Moira (O'Boyle) O'Neil - 1956 - 2012

The entire athletics community has been saddened to hear of the death on Wednesday of former Belfast and Dublin marathon winner Moira (O’Boyle) O'Neill who passed away at her home after a long struggle with cancer.  O’Neill only last week celebrated her 56th birthday. Daughter of famous Donegal athlete Cyril O’Boyle, Moira was prominent in the sport as a teenager in Scotland, to where the family had moved in the late sixties.  She won the Scottish Intermediate (U17) and Scottish Senior cross country titles in her first year in the grade.  Her father had been Irish mile champion on a number of occasions while her mother Noreen also took up the sport late in life.

The family returned home to Glenswilly in the 1980s and Moira took a job as a community worker in Belfast and through her work was well-known in the Markets area of the city.  She was also for a period the manager of the Whiterock Leisure Centre.

Despite beingMoira O'Boyle or O'Neill successful on the track and cross country, it was the marathon that brought the former Victoria Park, Glasgow athlete her greatest successes.  She made a winning debut over the 26.2 mile distance in Derry in 1982 before going on to claim victories in Belfast (1985 & 1986) and Dublin (1988). Her time in Dublin of two hours, 37 minutes and seven seconds is still the second fastest ever by a Northern Ireland athlete.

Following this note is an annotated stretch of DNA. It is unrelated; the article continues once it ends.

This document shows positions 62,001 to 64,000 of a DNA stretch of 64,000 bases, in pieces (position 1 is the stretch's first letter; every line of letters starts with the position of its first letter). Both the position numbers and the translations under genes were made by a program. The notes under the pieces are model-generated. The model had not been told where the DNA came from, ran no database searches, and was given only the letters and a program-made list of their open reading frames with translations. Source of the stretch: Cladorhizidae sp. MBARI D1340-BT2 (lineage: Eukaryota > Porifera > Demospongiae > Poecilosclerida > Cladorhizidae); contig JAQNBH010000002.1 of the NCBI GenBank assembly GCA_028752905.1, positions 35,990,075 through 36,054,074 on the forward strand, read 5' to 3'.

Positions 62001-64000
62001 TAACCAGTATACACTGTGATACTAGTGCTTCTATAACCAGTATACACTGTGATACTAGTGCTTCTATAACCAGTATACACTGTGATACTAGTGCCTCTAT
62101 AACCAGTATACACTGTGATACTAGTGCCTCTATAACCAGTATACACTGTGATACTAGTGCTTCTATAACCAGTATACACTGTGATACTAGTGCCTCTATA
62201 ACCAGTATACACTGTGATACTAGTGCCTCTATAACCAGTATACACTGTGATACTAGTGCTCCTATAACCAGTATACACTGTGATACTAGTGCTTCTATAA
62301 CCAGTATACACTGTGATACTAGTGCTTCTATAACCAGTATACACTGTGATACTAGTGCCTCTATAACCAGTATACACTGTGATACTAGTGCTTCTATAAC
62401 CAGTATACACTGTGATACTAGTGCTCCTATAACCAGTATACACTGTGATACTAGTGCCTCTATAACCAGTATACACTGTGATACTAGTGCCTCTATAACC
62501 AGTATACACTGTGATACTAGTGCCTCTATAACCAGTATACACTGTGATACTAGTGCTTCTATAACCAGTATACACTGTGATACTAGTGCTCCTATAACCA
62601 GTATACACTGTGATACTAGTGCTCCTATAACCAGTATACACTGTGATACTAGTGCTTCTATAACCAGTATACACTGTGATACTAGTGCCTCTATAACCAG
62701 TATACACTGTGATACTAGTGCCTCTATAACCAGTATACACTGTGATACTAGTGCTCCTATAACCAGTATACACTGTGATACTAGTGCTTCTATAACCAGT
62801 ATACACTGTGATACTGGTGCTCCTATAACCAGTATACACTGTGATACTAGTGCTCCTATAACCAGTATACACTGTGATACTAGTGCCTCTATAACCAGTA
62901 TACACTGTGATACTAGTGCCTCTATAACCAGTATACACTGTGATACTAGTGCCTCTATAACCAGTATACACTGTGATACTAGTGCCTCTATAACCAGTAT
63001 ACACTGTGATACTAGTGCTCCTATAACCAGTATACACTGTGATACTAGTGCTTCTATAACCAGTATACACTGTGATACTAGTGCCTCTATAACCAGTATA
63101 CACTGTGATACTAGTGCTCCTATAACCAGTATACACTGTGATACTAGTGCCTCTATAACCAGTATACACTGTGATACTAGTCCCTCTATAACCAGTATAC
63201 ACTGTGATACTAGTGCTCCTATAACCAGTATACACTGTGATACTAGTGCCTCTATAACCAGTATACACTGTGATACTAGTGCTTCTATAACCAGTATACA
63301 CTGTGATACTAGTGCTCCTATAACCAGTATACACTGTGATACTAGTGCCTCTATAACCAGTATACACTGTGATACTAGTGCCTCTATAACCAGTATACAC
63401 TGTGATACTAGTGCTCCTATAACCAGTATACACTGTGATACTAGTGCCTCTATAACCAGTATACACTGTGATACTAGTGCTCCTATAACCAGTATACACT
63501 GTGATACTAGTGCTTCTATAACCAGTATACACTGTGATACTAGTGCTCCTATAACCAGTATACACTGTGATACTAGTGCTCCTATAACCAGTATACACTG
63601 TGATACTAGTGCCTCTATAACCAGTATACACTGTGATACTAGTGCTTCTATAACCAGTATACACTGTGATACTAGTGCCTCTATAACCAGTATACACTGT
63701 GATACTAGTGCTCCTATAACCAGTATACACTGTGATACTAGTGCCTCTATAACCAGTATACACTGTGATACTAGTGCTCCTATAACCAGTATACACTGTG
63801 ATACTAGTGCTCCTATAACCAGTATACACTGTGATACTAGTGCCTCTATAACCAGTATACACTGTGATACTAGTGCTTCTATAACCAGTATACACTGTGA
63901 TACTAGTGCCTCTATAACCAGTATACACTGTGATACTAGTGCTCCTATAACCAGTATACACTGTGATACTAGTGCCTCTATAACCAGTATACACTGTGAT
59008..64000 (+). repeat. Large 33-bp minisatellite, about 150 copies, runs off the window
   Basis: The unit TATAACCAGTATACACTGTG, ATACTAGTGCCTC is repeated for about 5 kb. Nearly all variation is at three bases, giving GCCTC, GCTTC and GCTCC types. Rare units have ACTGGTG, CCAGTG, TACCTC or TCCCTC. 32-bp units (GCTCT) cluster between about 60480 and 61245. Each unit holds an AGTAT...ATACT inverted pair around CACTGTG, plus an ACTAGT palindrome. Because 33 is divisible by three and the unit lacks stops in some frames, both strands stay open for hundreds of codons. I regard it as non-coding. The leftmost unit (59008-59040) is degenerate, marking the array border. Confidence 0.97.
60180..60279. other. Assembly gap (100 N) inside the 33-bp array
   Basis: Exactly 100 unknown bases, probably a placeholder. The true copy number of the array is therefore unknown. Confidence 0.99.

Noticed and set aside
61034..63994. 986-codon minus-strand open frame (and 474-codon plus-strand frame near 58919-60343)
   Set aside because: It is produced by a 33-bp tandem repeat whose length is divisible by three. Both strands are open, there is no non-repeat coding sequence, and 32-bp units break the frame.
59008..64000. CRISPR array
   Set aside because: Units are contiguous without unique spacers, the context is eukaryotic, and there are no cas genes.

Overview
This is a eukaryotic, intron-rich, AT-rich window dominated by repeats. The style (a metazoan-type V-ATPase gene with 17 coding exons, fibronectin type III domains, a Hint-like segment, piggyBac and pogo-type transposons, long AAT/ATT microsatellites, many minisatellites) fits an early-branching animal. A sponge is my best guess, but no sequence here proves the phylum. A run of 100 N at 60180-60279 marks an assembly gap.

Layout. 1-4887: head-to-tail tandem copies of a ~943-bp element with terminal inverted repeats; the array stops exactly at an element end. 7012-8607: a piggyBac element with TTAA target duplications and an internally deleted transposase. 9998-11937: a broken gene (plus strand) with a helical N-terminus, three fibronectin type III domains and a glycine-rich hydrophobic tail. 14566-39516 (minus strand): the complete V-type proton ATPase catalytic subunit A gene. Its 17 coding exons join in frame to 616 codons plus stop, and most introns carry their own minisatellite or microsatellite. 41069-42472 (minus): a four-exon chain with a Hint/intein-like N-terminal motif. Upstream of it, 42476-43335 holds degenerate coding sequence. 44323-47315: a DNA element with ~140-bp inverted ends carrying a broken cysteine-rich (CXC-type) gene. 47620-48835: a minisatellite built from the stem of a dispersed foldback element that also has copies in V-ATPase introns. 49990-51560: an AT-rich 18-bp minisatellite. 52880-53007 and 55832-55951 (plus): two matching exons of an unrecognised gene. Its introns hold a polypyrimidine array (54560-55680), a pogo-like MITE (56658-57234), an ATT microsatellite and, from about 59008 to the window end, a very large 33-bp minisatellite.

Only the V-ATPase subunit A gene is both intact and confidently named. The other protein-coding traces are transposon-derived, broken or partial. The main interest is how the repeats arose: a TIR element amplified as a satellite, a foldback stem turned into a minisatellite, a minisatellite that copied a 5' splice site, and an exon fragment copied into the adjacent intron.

She had come to prominence in January 1972 when she was part of the Victoria Park Intermediate Girls team that won the Scottish Womens Road Relay and later that year became Victoria Park's Ladies Captain.

That same year, at only 16 years of age she won the Intermediate 1500m at the SWAAA Championships with a PB of 4:44.1 and followed that achievement with a bronze medal in the SWAAA 3,000m with a time of 10:21.6.

A major triumph for Moira came in 1973 when she won the SWCCU CC Championship in Edinburgh and was over a minute ahead of the rest of the field.

She represented NI at two Commonwealth Games taking eighth in Edinburgh in 1986 and twelfth in Auckland four years later.  Earlier she had also run for Scotland at the International Cross Country Championships in Monza, Italy.  She was a member of the British team that took gold medals at the World Student Games Cross Country.

Moira is survived by husband Gerry O’Neill from Portrush, a former marathon runner, her father Cyril, mother Noreen and sister Pat.
Thanks to information found on
A Life In Athletics and the Inside Track Blogspot.